|This article does not cite any references or sources. (February 2012)|
Internal heat is the heat source from the interior of celestial objects, such as stars, brown dwarfs, planets, moons, dwarf planets, and (in the early history of the Solar system) even asteroids such as Vesta, resulting from contraction caused by gravity (the Kelvin–Helmholtz mechanism), nuclear fusion, tidal heating, core solidification (heat of fusion released as molten core material solidifies), and radioactive decay. The amount of internal heating depends on mass; the more massive the object, the more internal heat it has; also, for a given density, the more massive the object, the greater the ratio of mass to surface area, and thus the greater the retention of internal heat. The internal heating keeps celestial objects warm and active.
Small celestial objects
In the early history of the Solar system, radioactive isotopes having a half-life on the order of a few million years (such as aluminium-26 and iron-60) were sufficiently abundant to produce enough heat to cause internal melting of some moons and even some asteroids, such as Vesta noted above. After these radioactive isotopes had decayed to insignificant levels, the heat generated by longer-lived radioactive isotopes (such as potassium-40, thorium-232, and uranium-235 and uranium-238) was insufficient to keep these bodies molten unless they had an alternative source of internal heating, such as tidal heating. Thus, Earth's Moon, which has no alternative source of internal heating is now geologically dead, whereas a moon as small as Enceladus that has sufficient tidal heating (or at least had it recently) that (in combination with the remaining radioactive heating) it is able to maintain active and directly detectable cryovolcanism.
The internal heating within terrestrial planets powers tectonic and volcanic activities. Of the terrestrial planets in our solar system, Earth has the most internal heating because it is the most massive. Mercury and Mars have no ongoing visible surface effects of internal heating because they are only 5 and 11% the mass of Earth respectively; they are nearly "geologically dead" (however, see Mercury's magnetic field and Geological history of Mars). Earth, being more massive, has a great enough ratio of mass to surface area for its internal heating to drive plate tectonics and volcanism.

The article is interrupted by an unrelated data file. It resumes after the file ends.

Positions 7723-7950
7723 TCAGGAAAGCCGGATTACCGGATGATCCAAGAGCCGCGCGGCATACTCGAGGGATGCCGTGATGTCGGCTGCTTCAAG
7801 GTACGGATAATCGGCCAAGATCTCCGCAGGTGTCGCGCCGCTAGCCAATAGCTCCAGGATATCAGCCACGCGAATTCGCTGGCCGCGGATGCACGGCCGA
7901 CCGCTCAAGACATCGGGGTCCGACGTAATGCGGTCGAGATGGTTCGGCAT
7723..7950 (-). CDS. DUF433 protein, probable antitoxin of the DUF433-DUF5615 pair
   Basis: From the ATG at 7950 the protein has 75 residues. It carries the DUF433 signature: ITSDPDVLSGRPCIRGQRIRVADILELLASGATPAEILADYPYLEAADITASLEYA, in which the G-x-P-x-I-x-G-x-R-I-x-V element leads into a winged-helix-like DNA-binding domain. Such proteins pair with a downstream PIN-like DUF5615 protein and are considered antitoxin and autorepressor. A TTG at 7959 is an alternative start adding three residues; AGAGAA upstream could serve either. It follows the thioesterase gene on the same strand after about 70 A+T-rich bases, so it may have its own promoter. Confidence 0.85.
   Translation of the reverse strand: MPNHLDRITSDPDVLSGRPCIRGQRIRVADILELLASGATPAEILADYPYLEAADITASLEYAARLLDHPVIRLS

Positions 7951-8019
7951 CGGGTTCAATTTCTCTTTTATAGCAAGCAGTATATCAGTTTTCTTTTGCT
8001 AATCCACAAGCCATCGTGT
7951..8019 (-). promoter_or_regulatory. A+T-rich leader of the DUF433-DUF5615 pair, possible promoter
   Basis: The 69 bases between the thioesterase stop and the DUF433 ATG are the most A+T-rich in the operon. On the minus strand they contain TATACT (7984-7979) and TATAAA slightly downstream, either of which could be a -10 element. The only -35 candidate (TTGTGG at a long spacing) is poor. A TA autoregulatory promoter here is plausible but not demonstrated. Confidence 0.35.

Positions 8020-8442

The gas giants have much greater internal heating than terrestrial planets, due to their greater mass and greater compressibility making more energy available from gravitational contraction. Jupiter, the most massive planet in the Solar System, has the most internal heating, with core temperature estimated to be 36,000 K. For the outer planets of our solar system, internal heating powers the weather and wind instead of sunlight that powers the weather for terrestrial planets. The internal heating within gas giant planets raise temperatures higher than effective temperatures, as in the case of Jupiter, this makes 40 K warmer than given effective temperature. A combination of external and internal heating (which may be a combination of tidal heating and electromagnetic heating) is thought to make giant planets that orbit very close to their stars (hot Jupiters) into "puffy planets" (external heating is not thought to be sufficient by itself).
Brown dwarfs have greater internal heating than gas giants but not as great as stars. The internal heating within brown dwarfs (initially generated by gravitational contraction) is great enough to ignite and sustain fusion of deuterium with hydrogen to helium; for the largest brown dwarfs, it is also enough to ignite and sustain fusion of lithium with hydrogen, but not fusion of hydrogen with itself. Like gas giants, brown dwarfs can have weather and wind powered by internal heating.
The internal heating within stars is so great that (after an initial phase of gravitational contraction) they ignite and sustain thermonuclear reaction of hydrogen (with itself) to form helium, and can make heavier elements (see Stellar nucleosynthesis). The Sun for example has a core temperature of 13,600,000 K. The more massive and older the stars are, the more internal heating they have. During the end of its lifecycle, the internal heating of a star increases dramatically, caused by the change of composition of the core as successive fuels for fusion are consumed, and the resulting contraction (accompanied by faster consumption of the remaining fuel). Depending upon the mass of the star, the core may become hot enough to fuse helium (forming carbon and oxygen and traces of heaver elements), and for sufficiently massive stars even large quantities of heavier elements. Fusion to produce elements heavier than iron and nickel no longer produces energy, and since stellar cores massive enough to attain the temperatures required to produce these elements are too massive to form stable white dwarf stars, a core collapse supernova results, producing a neutron star or a black hole, depending upon the mass. Heat generated by the collapse is trapped within a neutron star and only escapes slowly, due to the small surface area; heat cannot be conducted out of a black hole at all (however, see Hawking radiation).